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Acculturation by Wanhi-i Challam

"Acculturation" is a lithography print by artist Wanhi-i Challam

He says:

The work is a lithography print that explores the effects of cultural assimilation and acculturation on the traditional values, language, religion, plants, animals, and ethnic values of the Khasi people. The print depicts two bridges - the root bridge of Nongriat representing Khasi origins, the relationship between Khasi culture and nature, metaphorically it also represents the "tangnoob tangjri" (as it is believed from the folklores that the Khasi people descend to earth through the golden ladder) and the Tower Bridge of the UK representing Western culture and lifestyle and the other cultures of the world, and also the effect that the Britishers brought on the Khasi culture and tradition when they ruled India. Bridges symbolize connections and, in this case, it symbolizes the connection between two different cultures and the impact of one on the other. There is no significant reason behind why I chose those two bridges specifically, instead I chose them because I found the structure and appearance interesting and used just as a representation of my idea.

Joining the two bridges through this composition I try to portray how the Khasi people have adapted to Western culture and other cultures by adopting their lifestyle, values, religion, and language. If observed closely one can see the details where the indigenous people tread towards the tower bridge wearing their cultural dress, moving in the order from the most elderly folks, younger generation and then to the youngest daughter. As they move forward entering the tower bridge, some carry indigenous items and crafts with them, others perform cultural dance, and activities. When coming back from the tower bridge to the root bridge, everyone is dressed in western fashion, the order of their movement is random, the first person carries with him a chainsaw, symbolizing the harm caused to nature due to the demands of urbanisation and civilisation. Some are looking down at their phones as they walk back, while others carry with them the luxuries the western culture offers.

Society brings people of different cultures together, and for them to live in harmony, it is crucial to have practices that facilitate such harmonious living. In fact, history shows that adopting elements from other cultures has always been present from generation to generation. It has happened in the past and is happening in the present, with or without our consciousness and it will continue to happen in the future too and we can't help to change that because the world is constantly changing. Each generation develops new lifestyles, technology grows exponentially, knowledge doubles, and culture also changes. Acculturation and assimilation will always occur, and nothing stays the same.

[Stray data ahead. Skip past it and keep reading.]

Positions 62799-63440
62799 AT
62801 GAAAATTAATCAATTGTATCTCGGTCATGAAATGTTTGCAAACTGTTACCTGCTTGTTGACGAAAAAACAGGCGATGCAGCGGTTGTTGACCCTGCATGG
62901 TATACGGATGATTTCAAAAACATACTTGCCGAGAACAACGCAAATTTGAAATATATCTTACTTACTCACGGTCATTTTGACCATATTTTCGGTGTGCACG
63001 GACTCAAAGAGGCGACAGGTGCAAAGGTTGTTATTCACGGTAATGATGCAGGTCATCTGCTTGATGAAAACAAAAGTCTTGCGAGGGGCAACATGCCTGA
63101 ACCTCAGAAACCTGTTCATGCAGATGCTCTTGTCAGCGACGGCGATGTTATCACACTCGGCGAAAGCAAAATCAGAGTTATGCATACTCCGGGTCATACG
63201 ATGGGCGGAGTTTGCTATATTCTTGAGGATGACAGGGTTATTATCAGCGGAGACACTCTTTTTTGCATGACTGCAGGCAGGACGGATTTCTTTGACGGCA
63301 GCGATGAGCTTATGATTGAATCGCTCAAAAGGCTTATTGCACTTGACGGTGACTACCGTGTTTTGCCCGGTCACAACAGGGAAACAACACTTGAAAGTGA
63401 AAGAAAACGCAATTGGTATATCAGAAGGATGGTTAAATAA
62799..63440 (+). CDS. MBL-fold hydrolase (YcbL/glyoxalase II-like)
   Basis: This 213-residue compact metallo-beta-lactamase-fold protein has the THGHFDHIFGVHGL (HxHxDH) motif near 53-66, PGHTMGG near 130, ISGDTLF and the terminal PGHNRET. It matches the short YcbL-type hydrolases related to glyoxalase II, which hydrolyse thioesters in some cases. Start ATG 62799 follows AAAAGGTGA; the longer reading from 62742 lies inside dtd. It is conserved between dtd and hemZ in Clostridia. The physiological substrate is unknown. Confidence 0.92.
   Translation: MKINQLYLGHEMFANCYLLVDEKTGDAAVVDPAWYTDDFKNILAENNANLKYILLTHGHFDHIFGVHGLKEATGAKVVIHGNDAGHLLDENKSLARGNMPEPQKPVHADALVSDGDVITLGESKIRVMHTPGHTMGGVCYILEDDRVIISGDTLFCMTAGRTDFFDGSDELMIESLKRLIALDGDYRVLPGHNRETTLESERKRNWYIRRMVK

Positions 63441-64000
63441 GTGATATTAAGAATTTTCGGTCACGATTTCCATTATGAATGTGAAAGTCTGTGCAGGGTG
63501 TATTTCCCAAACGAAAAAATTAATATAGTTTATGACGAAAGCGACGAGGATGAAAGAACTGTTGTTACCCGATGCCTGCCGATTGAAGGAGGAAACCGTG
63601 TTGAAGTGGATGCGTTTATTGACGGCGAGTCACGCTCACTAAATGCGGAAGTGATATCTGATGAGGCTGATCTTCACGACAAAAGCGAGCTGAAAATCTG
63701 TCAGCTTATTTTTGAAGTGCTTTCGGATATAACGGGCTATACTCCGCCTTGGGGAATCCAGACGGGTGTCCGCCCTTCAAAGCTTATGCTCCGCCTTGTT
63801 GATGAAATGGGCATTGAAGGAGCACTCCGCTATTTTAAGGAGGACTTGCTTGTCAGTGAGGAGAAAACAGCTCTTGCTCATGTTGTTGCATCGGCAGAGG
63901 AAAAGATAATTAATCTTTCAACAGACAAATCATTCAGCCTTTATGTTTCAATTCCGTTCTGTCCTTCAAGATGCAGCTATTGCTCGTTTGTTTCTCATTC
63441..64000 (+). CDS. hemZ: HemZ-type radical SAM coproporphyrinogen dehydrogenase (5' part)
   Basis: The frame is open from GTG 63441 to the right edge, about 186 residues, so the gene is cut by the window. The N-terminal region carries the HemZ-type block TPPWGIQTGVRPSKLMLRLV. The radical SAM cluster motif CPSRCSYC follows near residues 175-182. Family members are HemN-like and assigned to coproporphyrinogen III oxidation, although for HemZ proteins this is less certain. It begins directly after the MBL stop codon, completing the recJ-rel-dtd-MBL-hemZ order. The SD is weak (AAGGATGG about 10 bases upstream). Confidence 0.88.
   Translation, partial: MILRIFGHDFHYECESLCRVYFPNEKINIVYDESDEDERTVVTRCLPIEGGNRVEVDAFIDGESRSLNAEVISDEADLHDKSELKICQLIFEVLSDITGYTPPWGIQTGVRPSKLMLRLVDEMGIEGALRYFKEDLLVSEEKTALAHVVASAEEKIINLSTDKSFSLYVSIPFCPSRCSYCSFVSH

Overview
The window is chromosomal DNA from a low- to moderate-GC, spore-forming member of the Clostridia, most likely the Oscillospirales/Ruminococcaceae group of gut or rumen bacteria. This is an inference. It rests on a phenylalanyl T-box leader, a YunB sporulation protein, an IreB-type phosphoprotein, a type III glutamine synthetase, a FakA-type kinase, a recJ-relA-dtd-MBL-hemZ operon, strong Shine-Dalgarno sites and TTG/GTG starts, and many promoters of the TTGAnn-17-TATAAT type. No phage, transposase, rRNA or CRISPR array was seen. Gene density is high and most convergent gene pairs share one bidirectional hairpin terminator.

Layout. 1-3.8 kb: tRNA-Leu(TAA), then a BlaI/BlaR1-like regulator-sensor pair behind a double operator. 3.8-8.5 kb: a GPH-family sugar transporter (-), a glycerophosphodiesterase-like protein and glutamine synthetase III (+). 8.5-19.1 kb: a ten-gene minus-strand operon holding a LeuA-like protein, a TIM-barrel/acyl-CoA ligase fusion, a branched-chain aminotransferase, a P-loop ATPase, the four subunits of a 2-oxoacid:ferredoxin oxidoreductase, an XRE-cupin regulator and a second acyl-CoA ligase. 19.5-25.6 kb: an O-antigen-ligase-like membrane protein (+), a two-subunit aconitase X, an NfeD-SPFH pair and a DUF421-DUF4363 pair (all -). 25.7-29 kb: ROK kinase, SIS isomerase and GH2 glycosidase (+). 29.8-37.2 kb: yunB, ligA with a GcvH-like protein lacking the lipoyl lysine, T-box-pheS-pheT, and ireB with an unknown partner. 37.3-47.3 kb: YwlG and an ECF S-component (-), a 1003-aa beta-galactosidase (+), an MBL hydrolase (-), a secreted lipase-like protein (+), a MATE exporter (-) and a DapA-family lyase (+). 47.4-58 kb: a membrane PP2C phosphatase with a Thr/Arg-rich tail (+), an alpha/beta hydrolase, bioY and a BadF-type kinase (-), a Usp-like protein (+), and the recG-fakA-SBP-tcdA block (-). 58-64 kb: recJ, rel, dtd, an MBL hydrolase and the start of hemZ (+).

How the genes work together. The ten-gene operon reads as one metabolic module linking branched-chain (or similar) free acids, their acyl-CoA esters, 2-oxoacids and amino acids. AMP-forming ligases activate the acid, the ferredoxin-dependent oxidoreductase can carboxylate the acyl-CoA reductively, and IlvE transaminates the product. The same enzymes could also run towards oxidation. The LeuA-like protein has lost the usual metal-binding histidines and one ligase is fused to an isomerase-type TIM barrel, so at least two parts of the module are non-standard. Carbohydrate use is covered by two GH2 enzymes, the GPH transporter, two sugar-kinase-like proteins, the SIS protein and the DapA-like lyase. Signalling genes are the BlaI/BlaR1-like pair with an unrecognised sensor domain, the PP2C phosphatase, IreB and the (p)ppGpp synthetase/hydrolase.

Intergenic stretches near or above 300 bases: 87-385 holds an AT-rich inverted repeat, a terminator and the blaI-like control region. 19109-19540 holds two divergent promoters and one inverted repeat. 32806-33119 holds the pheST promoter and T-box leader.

But should we neglect the importance, values and essence of our own culture? To me the loss of culture, cultural practices and tradition is the loss of identity and origin and that is concerning if we don't even know about our origin and about our own people. The Khasi culture emphasizes a deep respect for nature and a strong sense of place and belonging, which aligns with modern notions of nature conservation and sustainable use of natural resources. From a philosopher point of view there are infinite ways to live our life, and yes, we can choose any path we want.

However, our culture's perspective on life is one of the most compelling and admirable ways of living. It is crucial to be aware of how much we are influenced by other cultures and adopt their ways of life, but we should strive to preserve the essential values and essence of our own culture that have been passed down through generations.

The beauty and significance of "Acculturation" by Wanhi-i Challam is deep and multi-layered, embodying crucial lessons for the Khasi-Pnar community.
Khublei Shibun @wanhii.psd ba phi la ai lad ban post ïa kane ka kam jong phi kaba itynnat bad kaba kit jingmut haduh katta katta 😄🙏
Wanhi- i Challam is an artist from Jowai, Meghalaya. Currently, he is pursuing his Bachelor of Fine Arts at Kala Bhavana, Visva Bharati in the Graphics Arts/ Print Making Department.

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